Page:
SAN DIEGO (KGTV) - County Supervisors Dianne Jacob and Ron Roberts are responding Thursday to a call to spend money pledged for a new football stadium on steps to combat homelessness and the hepatitis A outbreak.
Democratic elected and labor officials, along with County Supervisor candidate Nathan Fletcher, released a plan for action and investment for the $150 million originally pledged to the Chargers stadium.
Supervisor Ron Roberts told 10News the $150 million was only an idea for a ‘bridge loan’ and was never approved by the Board of Supervisors.
“Because the Chargers declined to negotiate on Mission Valley and instead abandoned San Diego for Los Angeles, I was never able to bring to the Board of Supervisors for consideration and approval a deal that would include a bridge loan to jump-start a new stadium. The Board never discussed this, just as the San Diego City Council never discussed its potential contribution. Perhaps the City should spend its own $200-million slated for the Chargers stadium before they or a perennial political candidate start asking others to do their job for them."
Candidate for supervisor Nathan Fletcher said the money from the County for a Chargers stadium was identified.
Supervisor Dianne Jacob released a statement:
“It’s unfortunate that some at City Hall and others are trying to score political points off this public health emergency. This is nothing more than an attempt to shift the responsibility to the county for a homeless problem that has festered in the city for years. It’s frustrating that it took the Hep A crisis for some to engage, including a perpetual candidate for public office.
The lines of responsibility are clear: In addition to providing housing for homeless adults and families, cities are in charge of sanitation and should be able to determine if an unsanitary situation needs to be addressed within their areas. The county’s job is to provide services for the homeless, along with vaccines and other direct services to battle the Hep A outbreak. We’ve been doing exactly that since March. The county has spent about $3 million to date fighting Hep A with nurses, wash stations, hygiene kits and vaccinations for nearly 70,000 people. And it plans to spend $1.5 million a month going forward. We’re marshalling manpower and money to address this crisis, but this is only a portion of the substantial funding the county spends. Over $300 million is spent each year by the county to assist homeless and at-risk individuals and families in the region, including alcohol and substance abuse treatment and mental health services.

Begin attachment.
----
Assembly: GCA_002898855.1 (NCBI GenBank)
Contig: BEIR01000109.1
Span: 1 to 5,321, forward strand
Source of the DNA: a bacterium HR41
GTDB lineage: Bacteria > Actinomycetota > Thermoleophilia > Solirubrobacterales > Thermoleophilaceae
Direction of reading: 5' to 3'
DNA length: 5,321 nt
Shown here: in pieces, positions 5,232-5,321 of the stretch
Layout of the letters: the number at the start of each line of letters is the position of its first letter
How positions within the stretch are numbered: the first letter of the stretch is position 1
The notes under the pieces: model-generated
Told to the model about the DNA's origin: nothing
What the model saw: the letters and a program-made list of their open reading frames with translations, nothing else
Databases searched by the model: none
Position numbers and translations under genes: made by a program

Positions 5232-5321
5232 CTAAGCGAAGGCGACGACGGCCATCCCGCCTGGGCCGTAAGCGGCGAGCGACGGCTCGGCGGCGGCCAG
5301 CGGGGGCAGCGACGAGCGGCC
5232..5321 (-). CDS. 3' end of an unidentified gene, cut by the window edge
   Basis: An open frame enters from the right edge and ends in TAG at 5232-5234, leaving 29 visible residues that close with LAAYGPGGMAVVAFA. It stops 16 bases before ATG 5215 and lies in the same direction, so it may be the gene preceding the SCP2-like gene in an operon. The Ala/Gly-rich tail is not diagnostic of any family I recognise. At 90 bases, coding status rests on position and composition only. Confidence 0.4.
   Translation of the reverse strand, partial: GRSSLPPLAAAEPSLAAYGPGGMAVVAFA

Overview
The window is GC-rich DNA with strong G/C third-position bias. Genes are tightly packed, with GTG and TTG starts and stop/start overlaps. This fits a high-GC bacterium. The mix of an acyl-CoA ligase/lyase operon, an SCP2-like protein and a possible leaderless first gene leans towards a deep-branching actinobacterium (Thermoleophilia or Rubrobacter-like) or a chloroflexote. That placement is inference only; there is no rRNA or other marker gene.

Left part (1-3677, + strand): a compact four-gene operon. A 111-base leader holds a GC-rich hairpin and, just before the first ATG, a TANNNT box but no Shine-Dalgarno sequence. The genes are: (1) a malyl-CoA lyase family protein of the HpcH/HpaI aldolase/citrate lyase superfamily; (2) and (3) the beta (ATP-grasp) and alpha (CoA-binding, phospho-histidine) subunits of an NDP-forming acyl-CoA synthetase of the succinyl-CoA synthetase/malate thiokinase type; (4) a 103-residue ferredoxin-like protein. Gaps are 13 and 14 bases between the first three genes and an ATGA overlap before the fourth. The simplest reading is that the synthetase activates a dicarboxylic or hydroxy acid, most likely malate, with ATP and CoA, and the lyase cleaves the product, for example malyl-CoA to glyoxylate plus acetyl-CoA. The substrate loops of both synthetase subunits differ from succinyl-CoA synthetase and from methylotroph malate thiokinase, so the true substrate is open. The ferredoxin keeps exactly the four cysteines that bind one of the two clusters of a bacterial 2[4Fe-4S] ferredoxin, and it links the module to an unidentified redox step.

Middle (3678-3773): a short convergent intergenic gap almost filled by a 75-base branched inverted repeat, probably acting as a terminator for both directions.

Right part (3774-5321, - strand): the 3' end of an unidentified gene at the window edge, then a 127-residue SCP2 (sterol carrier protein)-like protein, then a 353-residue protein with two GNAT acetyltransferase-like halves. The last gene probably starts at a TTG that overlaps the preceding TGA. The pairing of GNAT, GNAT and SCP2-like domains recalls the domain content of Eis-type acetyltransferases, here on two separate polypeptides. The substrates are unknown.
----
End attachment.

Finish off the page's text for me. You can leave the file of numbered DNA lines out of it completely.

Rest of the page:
Any suggestion that the county backed a $150 million giveaway for a Chargers stadium is a complete fabrication. The board never took action to approve any money for a stadium.”
Another candidate for supervisor, former District Attorney Bonnie Dumais, also weighed in on the matter:
“We are in the midst of a public health crisis which has cost seventeen lives and could very well take more. This is not a time for finger pointing. The City and County are now working together to contain the Hep A outbreak and our focus should continue to be on expanding vaccinations, getting the homeless off the street, and keeping San Diegans safe.
Once we are confident the outbreak is contained, I will call for an after-action investigation into the local government response so that we can identify breakdowns. As Supervisor, I am committed to taking the findings of this review and developing a regional response plan for any future public health crisis. My plan will establish a Public Health Working Group made of representatives from the County and all 18 cities, state and federal authorities, and first-responders, so that we are prepared to deal quickly and efficiently with any future health crisis. Most importantly, we will make sure there is accountability, in both the findings of the after action report, and in our response plan.”